Convection In The Atmosphere

We have seen that the atmosphere is normally stable in the absence of condensation. Hence most convection in the atmosphere is moist convection, accompanied by saturation and hence cloud formation. Downwelling air parcels do not become saturated because descending air

FIGURE 4.20. Schematic of convective clouds: Cu = cumulus; Cb = cumulonimbus. The condensation level is the level above which q = q„. Cb clouds have a characteristic ''anvil,'' where the cloud top spreads and is sheared out by strong upper level winds.

warms adiabatically. They would therefore become positively buoyant, if it were not for radiative cooling, a process that is much slower than latent heat release in the updrafts; so the descent must be slow. Thus moist convection comprises narrow, cloudy, vigorous updrafts, with larger areas of clear, dry, air slowly descending between.

4.6.1. Types of convection

Convective clouds have two main forms: cumulus (Cu) clouds (usually small, ''fair-weather,'' and nonprecipitating) and cumulonimbus (Cb) clouds (usually associated with thunderstorms and heavy rain, and perhaps hail).7

Modest convection is common and usually shallow (up to just a few km) and capped by Cu clouds (see Figs. 4.20 and 4.21). They are typically 1-2 km tall and towers can be seen to grow this far in about 15 min, implying a vertical velocity of around 2 ms-1. Typical temperature fluctuations are of order 0.1 K (see the application of parcel theory below). The sensible heat flux is pCpw'T', where the primes denote differences from the time mean, represented by an overbar. Using the above estimates and Table 1.4, we obtain a heat flux of 200 W m-2, an impressive number and comparable to the radiative fluxes shown, for example, in Fig. 5.5.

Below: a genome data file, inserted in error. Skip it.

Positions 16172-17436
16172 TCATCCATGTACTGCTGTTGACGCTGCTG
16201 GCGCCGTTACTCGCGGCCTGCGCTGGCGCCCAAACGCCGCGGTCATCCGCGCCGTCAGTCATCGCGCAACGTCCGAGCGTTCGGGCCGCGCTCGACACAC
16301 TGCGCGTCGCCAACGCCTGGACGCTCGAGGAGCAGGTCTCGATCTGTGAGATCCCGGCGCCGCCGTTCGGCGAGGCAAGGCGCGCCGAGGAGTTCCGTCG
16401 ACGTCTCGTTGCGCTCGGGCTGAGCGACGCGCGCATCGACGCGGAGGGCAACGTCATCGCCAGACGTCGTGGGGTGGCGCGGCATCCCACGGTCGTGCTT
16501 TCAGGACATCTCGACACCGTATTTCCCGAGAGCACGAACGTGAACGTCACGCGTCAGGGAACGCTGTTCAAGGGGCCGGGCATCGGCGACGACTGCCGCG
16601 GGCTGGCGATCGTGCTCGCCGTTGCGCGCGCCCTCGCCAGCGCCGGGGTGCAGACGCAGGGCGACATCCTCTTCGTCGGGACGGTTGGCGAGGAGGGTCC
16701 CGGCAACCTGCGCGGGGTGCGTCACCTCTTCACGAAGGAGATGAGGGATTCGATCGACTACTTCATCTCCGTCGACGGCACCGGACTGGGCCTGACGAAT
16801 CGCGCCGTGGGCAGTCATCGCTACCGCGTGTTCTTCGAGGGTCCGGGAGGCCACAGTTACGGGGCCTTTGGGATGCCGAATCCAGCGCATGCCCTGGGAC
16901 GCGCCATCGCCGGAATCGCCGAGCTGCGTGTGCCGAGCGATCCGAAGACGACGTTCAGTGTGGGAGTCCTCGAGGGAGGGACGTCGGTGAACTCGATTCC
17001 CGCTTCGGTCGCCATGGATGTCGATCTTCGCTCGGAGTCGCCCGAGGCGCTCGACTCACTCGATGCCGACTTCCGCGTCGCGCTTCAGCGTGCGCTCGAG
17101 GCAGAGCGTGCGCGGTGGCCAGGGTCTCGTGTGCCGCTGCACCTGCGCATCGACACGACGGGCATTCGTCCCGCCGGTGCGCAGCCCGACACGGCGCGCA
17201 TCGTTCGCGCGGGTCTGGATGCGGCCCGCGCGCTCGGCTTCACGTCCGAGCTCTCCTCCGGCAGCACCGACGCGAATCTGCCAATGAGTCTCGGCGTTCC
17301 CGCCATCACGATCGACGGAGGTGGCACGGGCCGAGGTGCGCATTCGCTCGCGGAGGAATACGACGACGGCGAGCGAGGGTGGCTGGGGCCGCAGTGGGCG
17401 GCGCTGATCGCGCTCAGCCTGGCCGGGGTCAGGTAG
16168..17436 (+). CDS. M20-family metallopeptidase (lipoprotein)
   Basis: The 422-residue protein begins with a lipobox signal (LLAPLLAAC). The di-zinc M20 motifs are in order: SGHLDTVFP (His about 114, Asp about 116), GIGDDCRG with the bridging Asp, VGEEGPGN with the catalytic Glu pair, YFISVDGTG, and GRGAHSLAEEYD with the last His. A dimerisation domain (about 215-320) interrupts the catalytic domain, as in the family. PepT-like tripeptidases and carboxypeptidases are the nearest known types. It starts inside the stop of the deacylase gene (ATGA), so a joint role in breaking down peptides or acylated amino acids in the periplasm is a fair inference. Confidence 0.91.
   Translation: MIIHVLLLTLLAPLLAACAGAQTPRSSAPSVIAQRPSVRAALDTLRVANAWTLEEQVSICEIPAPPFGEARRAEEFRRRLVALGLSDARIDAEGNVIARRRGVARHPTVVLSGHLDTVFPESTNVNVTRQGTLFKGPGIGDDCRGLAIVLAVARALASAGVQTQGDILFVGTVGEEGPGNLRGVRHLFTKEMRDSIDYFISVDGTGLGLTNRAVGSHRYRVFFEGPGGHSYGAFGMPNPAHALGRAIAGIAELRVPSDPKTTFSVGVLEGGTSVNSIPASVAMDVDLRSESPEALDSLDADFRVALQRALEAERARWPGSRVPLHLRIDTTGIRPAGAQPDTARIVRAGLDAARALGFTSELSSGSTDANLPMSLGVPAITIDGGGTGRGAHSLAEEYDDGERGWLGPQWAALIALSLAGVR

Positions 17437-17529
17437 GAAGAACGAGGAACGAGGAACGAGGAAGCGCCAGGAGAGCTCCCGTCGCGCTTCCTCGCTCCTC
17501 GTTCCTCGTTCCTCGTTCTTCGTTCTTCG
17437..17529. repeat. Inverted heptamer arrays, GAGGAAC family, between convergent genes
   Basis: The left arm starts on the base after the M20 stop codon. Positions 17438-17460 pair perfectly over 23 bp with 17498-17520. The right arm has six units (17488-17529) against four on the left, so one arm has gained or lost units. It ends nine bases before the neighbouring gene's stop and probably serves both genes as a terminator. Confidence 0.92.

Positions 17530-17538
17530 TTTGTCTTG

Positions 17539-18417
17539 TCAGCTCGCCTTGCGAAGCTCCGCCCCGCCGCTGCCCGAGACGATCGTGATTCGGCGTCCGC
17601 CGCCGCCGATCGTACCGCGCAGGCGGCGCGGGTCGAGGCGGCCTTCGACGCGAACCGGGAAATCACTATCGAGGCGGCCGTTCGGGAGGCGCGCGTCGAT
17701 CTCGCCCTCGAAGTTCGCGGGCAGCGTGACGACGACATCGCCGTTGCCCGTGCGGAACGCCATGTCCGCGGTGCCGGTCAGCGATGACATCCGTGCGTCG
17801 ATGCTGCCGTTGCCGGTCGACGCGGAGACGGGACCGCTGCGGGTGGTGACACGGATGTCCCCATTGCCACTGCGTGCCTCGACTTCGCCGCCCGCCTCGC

Deep convection is common in the tropics (see Section 4.6.2) and occasionally elsewhere. It is manifested by huge Cb clouds, illustrated in Figs. 4.20, 4.22, and 4.23, the tops of which may reach the tropopause, and become so cold that the cloud top is sheared off by wind to form an anvil made of ice crystals. Vertical motions can reach tens of m s-1 with temperature fluctuations around 1 K. The vertical heat flux associated with individual cumulonimbus clouds is many kWm-2. However, they are intermittent both in space and time. They are the primary mechanism of vertical heat transport in the tropics.

Luke Howard (1772-1864). An English manufacturing chemist and pharmacist, Howard was also an amateur meteorologist. He wrote one of the first textbooks on weather and developed the basis for our cloud classification system; he is responsible for the cloud nomenclature now in standard use.

FIGURE 4.22. A mature cumulonimbus (thunderstorm) cloud producing rain and hail on the Great Plains. The hail core is evident in the bright white streaks (center). As the updrafts rise through the cloud and into noticeably warmer air, the top of the cloud spreads out and flattens (top). From the University Corporation for Atmospheric Research.

FIGURE 4.22. A mature cumulonimbus (thunderstorm) cloud producing rain and hail on the Great Plains. The hail core is evident in the bright white streaks (center). As the updrafts rise through the cloud and into noticeably warmer air, the top of the cloud spreads out and flattens (top). From the University Corporation for Atmospheric Research.

Dynamics of cumulus convection

We have seen that at a certain height, rising moist air parcels become saturated and a cloud forms. What happens above the cloud base depends on the type of cloud. Cumulus clouds are observed to mix with their surroundings, entraining ambient air. The result is that they rapidly lose their buoyancy. This is illustrated in Fig. 4.24, where we sketch air parcels ascending a little along wet adiabats, followed by complete mixing (the short horizontal lines).

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